Unions objecting to a unilateral $4.3 billion cut in pensions by the city of Los Angeles lost their appeal on a technicality last week when a hearing officer ruled they missed a 90-day filing deadline.
Officer Luella Nelson’s 23-page report, which will be considered by the city’s Employee Relations Board, recommended that the challenge to a city council vote in October 2012, which established a new, lower-compensated tier of employees, be denied. The council approved the labor change, which applies to new hires after July 1 of this year, following failed negotiations with labor leaders.
The Coalition of L.A. City Unions was outraged that the council would vote on a contract that wasn’t reached through negotiation and said it was a violation of city and state laws. The council action was supported by then-Mayor Antonio Villaraigosa, who used to have a consistent record of staunch union support. It was also supported by current Mayor Eric Garcetti, who voted for it while on the council. Garcetti’s opponent, Wendy Greuel, opposed the deal and was skewered by the media during the election for her union ties.
The five-member board will consider the matter next month. City Administrative Officer Miguel Santana told the Los Angeles Times that the negotiations were going nowhere. The two sides couldn’t agree on whether the talks were even necessary, much less approach accord on substantive issues.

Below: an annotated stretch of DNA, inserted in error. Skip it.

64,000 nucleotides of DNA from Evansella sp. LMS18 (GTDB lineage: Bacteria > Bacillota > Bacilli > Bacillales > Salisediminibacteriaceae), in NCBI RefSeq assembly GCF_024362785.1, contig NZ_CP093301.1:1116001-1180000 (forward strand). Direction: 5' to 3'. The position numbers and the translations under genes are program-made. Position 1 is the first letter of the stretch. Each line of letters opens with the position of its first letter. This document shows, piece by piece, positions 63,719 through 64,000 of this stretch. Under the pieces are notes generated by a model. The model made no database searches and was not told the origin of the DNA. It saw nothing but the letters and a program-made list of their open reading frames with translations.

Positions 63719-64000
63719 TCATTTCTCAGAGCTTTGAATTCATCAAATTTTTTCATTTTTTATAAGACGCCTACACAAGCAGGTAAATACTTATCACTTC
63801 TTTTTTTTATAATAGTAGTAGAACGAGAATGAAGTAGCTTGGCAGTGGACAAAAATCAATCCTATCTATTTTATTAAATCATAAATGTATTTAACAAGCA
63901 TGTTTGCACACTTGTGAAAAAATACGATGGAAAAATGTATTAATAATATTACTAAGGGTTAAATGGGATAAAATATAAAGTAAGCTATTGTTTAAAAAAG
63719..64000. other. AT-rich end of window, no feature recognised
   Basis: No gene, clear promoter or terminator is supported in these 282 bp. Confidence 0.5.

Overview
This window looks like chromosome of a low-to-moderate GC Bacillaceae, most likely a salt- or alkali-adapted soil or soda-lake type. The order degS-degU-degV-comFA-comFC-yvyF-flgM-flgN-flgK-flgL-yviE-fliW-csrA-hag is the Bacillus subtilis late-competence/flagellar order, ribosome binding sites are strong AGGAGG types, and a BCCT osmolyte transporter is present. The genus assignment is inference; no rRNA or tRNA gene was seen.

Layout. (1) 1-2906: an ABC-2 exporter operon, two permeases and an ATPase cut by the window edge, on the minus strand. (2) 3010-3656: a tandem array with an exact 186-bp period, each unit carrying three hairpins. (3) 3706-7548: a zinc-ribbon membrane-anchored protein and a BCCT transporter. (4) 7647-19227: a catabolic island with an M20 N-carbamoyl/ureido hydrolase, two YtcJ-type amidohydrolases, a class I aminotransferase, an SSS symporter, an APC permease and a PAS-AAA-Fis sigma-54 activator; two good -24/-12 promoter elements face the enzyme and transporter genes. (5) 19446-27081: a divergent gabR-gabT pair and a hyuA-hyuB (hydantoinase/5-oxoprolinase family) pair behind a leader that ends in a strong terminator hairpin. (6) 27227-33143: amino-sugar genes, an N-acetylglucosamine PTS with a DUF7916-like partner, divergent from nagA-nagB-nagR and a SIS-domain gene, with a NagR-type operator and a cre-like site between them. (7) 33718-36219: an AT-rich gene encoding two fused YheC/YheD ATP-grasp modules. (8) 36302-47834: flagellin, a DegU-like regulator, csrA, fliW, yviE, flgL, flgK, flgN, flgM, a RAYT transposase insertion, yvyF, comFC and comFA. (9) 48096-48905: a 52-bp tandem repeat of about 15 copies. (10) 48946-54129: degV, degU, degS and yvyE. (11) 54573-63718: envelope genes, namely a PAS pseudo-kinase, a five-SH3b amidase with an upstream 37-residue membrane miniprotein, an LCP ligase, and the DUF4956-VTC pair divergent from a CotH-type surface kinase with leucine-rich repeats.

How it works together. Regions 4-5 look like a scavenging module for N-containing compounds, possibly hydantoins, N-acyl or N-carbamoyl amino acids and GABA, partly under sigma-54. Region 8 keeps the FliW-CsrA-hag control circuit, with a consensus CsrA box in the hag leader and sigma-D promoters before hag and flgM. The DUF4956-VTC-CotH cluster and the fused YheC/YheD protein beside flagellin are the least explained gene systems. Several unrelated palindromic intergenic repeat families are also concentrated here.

Although the city council vote was in October and the unions filed their objection in December, Nelson said the unions were supposed to file within 90 days of learning what the city was about to do to them.
Los Angeles, like many municipalities, is struggling mightily to deal with escalating pension obligations in the face of economic stagnation. L.A.’s new rules would raise the retirement age for new hires from 55 to 65, put less money in their pensions and cap cost-of-living adjustments. Retired workers would not be allowed to put their spouses on their health care policies.
Those kinds of changes have traditionally been agreed to in labor negotiations. But a diminishment in labor’s power the past 30 years and a crappy economy have put unionized workers on the spot.
A Field Poll (pdf) released last week found that California voters are turning on unions. In March 2011, by a margin of 46%-35%, voters said unions did more harm than good. Now they feel the opposite, 45%-40%. Those polled feel about the same whether the unions represent employees in the public or private sector.
“Virtually every voter subgroup now displays a shift toward a somewhat more negative view of labor unions than they had expressed previously,” the pollster wrote.